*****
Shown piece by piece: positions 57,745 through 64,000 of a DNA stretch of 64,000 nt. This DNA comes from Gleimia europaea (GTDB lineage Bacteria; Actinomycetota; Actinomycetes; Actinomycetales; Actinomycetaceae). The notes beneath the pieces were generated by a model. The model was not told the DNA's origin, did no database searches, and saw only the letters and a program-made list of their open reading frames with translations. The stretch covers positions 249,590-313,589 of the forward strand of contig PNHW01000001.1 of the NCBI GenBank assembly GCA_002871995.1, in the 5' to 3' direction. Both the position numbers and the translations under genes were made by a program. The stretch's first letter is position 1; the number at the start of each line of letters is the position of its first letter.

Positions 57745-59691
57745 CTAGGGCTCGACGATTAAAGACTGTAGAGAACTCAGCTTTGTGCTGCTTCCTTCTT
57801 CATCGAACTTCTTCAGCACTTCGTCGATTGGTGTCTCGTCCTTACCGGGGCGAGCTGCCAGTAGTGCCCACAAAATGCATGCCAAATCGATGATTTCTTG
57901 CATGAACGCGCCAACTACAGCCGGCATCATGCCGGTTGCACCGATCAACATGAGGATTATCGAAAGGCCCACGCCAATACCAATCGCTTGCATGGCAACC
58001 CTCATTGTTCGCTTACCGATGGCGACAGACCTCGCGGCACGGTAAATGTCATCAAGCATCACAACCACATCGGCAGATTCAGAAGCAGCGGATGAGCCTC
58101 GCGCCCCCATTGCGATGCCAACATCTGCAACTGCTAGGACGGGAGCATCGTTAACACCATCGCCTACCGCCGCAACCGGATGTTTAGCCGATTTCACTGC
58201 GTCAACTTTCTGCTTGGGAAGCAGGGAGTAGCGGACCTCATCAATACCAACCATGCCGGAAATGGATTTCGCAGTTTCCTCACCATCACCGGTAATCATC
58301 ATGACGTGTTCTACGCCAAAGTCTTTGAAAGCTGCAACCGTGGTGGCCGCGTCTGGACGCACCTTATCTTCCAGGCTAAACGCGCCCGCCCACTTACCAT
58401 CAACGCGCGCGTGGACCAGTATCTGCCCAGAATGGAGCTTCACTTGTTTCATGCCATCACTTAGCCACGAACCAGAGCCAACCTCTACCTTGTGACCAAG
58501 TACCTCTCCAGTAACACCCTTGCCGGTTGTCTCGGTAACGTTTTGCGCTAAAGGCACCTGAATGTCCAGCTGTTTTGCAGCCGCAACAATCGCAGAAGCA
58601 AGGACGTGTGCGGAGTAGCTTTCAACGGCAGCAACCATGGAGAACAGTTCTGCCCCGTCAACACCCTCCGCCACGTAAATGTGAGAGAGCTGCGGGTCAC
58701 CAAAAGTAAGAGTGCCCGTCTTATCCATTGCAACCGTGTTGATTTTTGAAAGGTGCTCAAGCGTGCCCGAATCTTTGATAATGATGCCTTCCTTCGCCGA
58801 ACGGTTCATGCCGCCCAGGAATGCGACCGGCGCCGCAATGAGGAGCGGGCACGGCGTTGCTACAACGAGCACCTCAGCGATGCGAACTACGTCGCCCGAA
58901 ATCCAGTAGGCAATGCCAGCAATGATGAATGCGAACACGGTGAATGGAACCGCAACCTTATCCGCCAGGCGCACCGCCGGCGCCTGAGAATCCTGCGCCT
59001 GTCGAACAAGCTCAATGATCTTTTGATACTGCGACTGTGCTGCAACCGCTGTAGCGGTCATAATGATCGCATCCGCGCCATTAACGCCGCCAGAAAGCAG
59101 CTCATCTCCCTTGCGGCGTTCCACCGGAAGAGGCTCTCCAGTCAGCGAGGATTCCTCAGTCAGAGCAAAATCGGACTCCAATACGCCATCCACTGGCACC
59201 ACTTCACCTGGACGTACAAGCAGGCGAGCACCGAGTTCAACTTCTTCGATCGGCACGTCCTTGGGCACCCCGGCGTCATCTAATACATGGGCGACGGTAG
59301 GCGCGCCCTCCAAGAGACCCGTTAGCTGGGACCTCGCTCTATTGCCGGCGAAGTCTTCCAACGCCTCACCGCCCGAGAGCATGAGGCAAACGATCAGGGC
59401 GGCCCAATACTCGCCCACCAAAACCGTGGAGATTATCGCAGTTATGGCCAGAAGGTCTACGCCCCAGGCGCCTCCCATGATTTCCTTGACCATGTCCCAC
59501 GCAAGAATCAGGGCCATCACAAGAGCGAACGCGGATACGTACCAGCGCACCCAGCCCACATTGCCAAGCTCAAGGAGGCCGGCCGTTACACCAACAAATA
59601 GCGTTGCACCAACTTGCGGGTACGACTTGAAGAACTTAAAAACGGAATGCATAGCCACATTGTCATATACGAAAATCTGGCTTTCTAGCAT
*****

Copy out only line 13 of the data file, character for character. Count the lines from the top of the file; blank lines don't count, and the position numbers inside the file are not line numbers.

58701 CAAAAGTAAGAGTGCCCGTCTTATCCATTGCAACCGTGTTGATTTTTGAAAGGTGCTCAAGCGTGCCCGAATCTTTGATAATGATGCCTTCCTTCGCCGA